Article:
Yes. There is an alternative and it is one we have been practicing and positively promoting for years at Grace Lutheran Church. It is the Rite of Holy Matrimony.
Beginning with an exegetical reconsideration of Ephesians 5:21–33 in light of the second article eschatological implications of Christ’s union with his bride, the Church, I have come to reject the legitimacy of civil authority over holy matrimony when defined as a gospel institution, that is, as a sacrament and not merely (and ambiguously) sacramental. Assuch, holy matrimony stands beyond the purview of statutory (re)definitions. Legal counsel at the synodical level affirms the same. The state, of course, is welcome to view holy matrimony as synonymous with marriage (which it currently does); but if/when it does not, both definition and law will be on the side of the sacrament that defines the institution in legitimate (read: purely) religious categories that are as ancient as the oldest liturgies of the Christian Church.
This is no new position for the Church but we diminished it in the Reformation tradition. Holy matrimony is intended to take place under the auspices of the Church under Christ’s authority with sanctifying graces by theHoly Spirit. Meanwhile, legal status and juridical benefits for the couple could be procured at City Hall through a civil ceremony. It would be that civil ceremony that guarantees equal rights to gay marriages, too. In this way, Church and state would be altogether separate. Your pastor would no longer be an agent of the state that ratifies the couple marrying one another under the authority of the state. That is what legal marriage is today: the state authoritatively saying that individuals havethe authority toself–marry. It is all law. I say, let the nation have law while the Church has gospel.
The separation of the two spheres by way of definition and authority could bring manifold practical benefits. The Church would possess an institution, namely the sacrament of holy matrimony, desired by the baptized for their sanctification, edification and companionship understood in second article gospel categories of new creation and resourced by the power of the Holy Spirit, while the state would possess a law– oriented institution necessary to preserve the rights, privileges and protection of those who enter intostatutory domestic, socio–economic arrangements, sexual orientation notwithstanding. A parishioner may, then, at the same time reasonably affirm the constitutionality of homosexual marriage and the exclusively heterosexual institution of holy matrimony — even if the parishioner is gay. Likewise for those who oppose same–sex marriage: they can at the same time voice opposition towhat they perceive to be detrimental to society and promote what the Lord has institutionally transformed in Christ so that men and women can be conformed to the likeness ofChrist and His Bride. The Church possesses something for its conjugal unions that legal institutions donot — the grace of God present for themin this institution for their sanctification. But the Church would not offer state defined rights, privileges and protection under law. That, instead, would come from the County Seat.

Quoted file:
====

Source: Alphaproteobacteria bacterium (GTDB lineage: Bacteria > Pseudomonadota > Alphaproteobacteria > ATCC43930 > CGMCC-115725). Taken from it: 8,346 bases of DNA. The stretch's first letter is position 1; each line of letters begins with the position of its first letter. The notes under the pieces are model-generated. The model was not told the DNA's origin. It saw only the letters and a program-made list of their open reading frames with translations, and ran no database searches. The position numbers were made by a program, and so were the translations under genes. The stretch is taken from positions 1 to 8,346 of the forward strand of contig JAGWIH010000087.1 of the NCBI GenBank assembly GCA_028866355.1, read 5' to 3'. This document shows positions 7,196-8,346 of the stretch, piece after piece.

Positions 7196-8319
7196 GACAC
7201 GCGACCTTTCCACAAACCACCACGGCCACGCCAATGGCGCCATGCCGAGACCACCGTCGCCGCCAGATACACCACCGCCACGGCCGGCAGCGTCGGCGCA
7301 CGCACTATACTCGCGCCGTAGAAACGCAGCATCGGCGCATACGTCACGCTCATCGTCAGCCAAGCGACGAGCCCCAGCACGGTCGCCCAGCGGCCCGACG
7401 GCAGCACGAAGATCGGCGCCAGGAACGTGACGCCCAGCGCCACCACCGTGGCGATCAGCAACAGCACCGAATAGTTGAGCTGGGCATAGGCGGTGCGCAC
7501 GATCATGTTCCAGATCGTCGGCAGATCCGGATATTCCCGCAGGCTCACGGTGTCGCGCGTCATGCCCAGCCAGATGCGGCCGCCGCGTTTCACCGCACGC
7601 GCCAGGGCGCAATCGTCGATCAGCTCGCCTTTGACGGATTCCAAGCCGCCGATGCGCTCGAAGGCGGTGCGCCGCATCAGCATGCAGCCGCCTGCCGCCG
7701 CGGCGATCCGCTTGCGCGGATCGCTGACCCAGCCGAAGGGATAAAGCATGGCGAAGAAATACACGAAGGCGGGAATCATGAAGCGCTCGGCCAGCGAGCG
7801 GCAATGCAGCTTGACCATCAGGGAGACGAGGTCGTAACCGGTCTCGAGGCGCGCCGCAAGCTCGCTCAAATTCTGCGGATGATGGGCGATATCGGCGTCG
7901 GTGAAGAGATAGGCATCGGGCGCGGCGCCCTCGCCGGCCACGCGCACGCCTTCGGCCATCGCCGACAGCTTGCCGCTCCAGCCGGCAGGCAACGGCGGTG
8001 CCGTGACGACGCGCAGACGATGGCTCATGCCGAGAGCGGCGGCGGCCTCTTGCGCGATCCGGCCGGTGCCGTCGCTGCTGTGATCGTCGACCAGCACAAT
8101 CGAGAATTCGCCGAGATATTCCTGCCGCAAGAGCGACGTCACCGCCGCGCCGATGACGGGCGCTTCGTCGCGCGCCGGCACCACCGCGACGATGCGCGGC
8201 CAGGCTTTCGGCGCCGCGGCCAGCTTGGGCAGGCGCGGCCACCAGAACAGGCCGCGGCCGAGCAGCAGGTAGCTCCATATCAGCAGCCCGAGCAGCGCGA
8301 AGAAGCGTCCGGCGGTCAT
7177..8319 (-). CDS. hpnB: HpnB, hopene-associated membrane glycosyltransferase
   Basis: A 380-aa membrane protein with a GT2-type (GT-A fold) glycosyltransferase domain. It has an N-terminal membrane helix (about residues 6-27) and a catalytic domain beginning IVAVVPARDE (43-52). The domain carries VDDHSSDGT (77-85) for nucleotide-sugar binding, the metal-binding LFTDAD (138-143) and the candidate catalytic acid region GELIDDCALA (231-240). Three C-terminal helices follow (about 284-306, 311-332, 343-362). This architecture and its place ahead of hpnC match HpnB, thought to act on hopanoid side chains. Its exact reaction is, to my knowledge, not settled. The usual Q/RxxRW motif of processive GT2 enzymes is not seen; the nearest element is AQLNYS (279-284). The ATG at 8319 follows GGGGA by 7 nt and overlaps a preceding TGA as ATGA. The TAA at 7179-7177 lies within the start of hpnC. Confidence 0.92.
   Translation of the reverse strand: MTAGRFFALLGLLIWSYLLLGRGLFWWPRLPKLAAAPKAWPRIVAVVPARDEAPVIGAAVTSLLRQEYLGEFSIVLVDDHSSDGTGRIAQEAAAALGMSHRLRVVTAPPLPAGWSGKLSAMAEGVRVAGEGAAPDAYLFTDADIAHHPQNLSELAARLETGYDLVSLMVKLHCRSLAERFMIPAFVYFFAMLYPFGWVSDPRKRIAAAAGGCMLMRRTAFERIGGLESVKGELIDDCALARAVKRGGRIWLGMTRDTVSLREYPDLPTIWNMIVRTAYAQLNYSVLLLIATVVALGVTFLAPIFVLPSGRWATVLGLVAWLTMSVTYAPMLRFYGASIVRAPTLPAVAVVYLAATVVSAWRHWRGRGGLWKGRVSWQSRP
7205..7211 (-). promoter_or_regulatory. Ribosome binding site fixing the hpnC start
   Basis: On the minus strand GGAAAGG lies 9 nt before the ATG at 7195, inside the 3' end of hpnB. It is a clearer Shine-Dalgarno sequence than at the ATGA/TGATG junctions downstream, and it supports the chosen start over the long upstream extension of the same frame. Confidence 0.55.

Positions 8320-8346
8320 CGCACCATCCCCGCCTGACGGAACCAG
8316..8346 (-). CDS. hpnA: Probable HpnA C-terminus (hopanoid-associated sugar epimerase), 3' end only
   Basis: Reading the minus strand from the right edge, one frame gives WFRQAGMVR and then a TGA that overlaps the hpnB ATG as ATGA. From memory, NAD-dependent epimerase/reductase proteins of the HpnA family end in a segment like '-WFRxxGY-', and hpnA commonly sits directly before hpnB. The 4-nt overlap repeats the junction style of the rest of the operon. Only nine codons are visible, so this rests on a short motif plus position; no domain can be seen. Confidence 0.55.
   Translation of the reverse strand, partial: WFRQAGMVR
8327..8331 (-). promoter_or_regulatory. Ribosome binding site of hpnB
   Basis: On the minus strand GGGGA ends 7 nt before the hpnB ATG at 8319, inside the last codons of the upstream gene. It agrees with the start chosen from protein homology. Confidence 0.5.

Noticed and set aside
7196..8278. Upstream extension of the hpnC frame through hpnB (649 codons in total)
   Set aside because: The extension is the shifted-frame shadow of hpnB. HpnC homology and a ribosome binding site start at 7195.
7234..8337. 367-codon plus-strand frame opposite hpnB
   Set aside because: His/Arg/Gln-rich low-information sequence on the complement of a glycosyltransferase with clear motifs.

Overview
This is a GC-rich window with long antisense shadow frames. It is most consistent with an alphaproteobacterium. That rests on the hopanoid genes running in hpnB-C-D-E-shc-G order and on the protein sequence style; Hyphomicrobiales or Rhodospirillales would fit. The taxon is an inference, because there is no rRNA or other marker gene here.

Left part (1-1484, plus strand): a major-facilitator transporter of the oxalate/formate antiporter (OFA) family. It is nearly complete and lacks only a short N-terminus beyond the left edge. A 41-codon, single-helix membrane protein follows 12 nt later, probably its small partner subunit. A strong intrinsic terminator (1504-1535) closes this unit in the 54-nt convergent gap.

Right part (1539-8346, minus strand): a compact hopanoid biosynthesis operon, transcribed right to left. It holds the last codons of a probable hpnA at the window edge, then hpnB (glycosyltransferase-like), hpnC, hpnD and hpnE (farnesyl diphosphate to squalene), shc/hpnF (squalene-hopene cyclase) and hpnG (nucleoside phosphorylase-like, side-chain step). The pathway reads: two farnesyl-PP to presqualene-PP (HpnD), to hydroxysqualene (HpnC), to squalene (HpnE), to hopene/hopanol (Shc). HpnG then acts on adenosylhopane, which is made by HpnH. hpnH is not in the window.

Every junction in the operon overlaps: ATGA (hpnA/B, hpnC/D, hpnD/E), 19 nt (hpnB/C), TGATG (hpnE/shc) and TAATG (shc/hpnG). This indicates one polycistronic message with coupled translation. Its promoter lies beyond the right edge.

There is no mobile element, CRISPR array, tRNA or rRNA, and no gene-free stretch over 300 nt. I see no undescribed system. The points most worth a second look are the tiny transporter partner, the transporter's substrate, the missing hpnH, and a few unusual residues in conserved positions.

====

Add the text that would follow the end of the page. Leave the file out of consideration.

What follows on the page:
Already I perform only the sacrament of holy matrimony. I have notified our bishop, given papers at our seminaries, submitted a journal article forpeer review, and spoken at the International Lutheran Conference on the need to abandon legal marriages and pastors serving as agents of the state andinstead recovering the sacrament of holy matrimony. Confessionally I am operating within the parameters of Lutheranism and taking a stand where fewothers have ventured. It is my pastoral prerogative and I have seen its effectiveness.
And so have others. There is a growing number of Lutheran priests embracing holy matrimony and it has been Grace Lutheran that provided the impetus forreconsideration. Currently, I serveon the Synod’s task force, “God’s Gift of Sexuality” (GGOS) for the purpose of changing Lutheran culture concerning this differentiation and educationally promoting the positive alternative—holy matrimony. Some have said that this could be a game-changer. Others have called it amegashift for Lutherans. I call it repentance and faithfulness to what has always been there but was surrendered to thestate at the time ofthe Reformation. Whatever it may be, it is not a retreat. Instead, it underscores the point that what the Lord has for human flourishing is categorically different than what is on offer with the law. It puts forth something that helps us in matrimony rather than legislating individual rights in the context of contract. We can catechize children based on the positive attributes of holy matrimony, offering something they’ll desire from the Lord — a true rite of passage rather than religious window-dressing for something actuated and authorized by the state.
To read Pastor Bombaro’s entire article, click: here